It may be difficult for us to appreciate just how seriously God takes our response to His Word. But doubting its sincerity, accuracy, or veracity is an affront to our holy and perfect God. Most of us who know the Lord would probably deny that we qualify for that sort of designation. But it is all too easy for us explain away or even to deny what is occurring in our hearts and minds. Consider the following historical account from the Word of God regarding an incident that happened during the reign of King Ahab of Israel.
God commissioned a man to inform Ahab that his sin of not destroying Ben-hadad, king of Aram and an incorrigible enemy of both Israel and Israel’s God, would cost him his life. In order to get close enough to Ahab to declare God’s message, he needed to resort to an unusual device. He intended to present himself to the king as a soldier who had been recently wounded in battle. He needed help in order to accomplish that ruse. As Scripture recounts: “a certain man of the sons of the prophets said to another by the word of the Lord, ‘Please strike me [i.e., so that he would actually be wounded].’ But the man refused to strike him. Then he said to him, ‘Because you have not listened to the voice of the Lord, behold, as soon as you have departed from me, a lion will kill you.’ And as soon as he had departed from him a lion found him and killed him" (1 Ki. 20:35, 36).
If the same standard were applied to us today with respect to our obedience to the Word of God, I have a feeling there would be a lot of fat lions and a lot of empty churches. Our polite sensibilities may be bruised by this account. But the truth is that God does not apologize for this act, cover it up, or explain it away. It stands as a stark testament to God’s reverence for His own Word and of how He expects us to respond to it. It brings us face-to-face with our own sins of unbelief and disobedience, our casual disregard for His Word, our careless indifference to His commands. Under the conditions expressed above, had God not extended mercy to me, I would have been dead long ago, and I suspect the same might be said of you. But let us not be deceived: the fact that God is a God of infinite grace and mercy does not erase the fact that disobeying His Word is a capital offense. And it makes no difference how unreasonable or unkind by our measure that God’s requirements are. In fact, we should not be surprised if God’s will often makes no sense to our natural minds. After all, He is infinite, and we are finite. He is altogether holy, and righteous, and good. We are not, and our understanding of those attributes is marred by depravity and sin. How carelessly we respond to God’s commands; how casually we disobey. Yet it is our obedience or lack thereof that exhibits the nature of our faith in God’s Word and our reverence for who He is.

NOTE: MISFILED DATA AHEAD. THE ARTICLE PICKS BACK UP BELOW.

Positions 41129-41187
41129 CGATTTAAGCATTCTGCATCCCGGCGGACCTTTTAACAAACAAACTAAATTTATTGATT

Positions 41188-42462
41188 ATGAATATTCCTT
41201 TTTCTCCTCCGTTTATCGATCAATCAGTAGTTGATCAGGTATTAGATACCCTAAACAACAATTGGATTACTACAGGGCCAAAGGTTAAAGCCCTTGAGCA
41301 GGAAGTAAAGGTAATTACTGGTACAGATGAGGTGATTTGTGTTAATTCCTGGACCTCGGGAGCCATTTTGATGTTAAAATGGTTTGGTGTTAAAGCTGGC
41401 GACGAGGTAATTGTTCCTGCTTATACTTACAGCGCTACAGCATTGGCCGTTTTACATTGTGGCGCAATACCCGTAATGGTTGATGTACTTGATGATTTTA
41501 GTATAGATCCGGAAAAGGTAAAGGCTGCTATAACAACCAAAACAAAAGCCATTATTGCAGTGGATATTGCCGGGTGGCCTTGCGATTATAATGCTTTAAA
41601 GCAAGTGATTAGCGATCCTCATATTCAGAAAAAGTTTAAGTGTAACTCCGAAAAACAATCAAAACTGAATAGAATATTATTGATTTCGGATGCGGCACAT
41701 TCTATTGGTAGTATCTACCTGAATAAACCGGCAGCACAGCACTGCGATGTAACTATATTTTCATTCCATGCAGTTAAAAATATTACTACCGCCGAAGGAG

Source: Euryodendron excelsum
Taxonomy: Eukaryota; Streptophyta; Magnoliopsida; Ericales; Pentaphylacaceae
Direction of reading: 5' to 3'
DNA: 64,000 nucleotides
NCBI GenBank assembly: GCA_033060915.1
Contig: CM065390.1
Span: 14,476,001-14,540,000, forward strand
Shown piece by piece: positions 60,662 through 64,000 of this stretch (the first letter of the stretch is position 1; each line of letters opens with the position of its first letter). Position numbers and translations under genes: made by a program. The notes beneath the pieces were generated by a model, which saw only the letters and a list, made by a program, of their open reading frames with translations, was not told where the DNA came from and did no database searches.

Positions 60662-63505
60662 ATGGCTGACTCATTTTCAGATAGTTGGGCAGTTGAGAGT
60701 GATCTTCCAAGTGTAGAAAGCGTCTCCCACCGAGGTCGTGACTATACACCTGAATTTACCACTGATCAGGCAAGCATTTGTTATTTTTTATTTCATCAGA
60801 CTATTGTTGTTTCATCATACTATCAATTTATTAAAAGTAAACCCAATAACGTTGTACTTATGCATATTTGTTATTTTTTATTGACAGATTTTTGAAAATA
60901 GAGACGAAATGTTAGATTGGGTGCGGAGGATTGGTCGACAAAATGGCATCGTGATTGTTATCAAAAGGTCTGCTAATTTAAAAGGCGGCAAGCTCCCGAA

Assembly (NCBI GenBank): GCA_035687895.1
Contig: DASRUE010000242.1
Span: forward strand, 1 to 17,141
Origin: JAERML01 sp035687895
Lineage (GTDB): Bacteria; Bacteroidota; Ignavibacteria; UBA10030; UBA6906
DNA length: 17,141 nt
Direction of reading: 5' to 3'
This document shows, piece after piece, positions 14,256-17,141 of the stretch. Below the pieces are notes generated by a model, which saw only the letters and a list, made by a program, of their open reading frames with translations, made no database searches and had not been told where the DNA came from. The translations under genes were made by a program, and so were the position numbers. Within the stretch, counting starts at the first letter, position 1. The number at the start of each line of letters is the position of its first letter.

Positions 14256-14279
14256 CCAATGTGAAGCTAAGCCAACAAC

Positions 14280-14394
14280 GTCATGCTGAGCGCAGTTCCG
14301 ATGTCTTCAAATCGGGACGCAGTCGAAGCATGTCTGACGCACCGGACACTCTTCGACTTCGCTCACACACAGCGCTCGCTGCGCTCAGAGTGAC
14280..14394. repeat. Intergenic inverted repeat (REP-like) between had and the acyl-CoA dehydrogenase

But it’s not just our lack of obedience to God’s exhortations that reveals our lack of faith in and reverence for God’s Word. It’s also our failure to believe and rest in the promises of God. Although it is crucial that we understand God’s promises in context and not expand them beyond what God means (e.g., erroneously believing that we can succeed at any desirable endeavor by taking out of context and misapplying the promise that “I can do all things through Him who strengthens me” [Phil. 4:13]), in some ways it is more egregious that we arbitrarily limit God’s promises by what we can imagine with our finite minds and fail to give God’s infinite power and unlimited love their just due. As surely as we should believe and obey His precepts, we should believe and claim His promises. They are not given to us as mere window-dressing. They are not given to tantalize us. Rather, they are given that we might believe them. And when we believe them—not presumptuously or arrogantly—in simple faith acknowledging who God is, we honor Him. God loves those who take Him at His Word. No fewer than three times God says that “Abraham believed God, and it was credited to him as righteousness” (Rom. 4:3; Gal. 3:6; Jam. 2:23). Does that sound as if God wants us to believe His promises and reap the blessings of their fulfillment in our lives? The nature of our lives—whether blessed or judged, worthwhile or worthless, honorable or dishonorable—hinges on our attitude toward and response to God’s Word. Should we not take His Word as seriously as God does?
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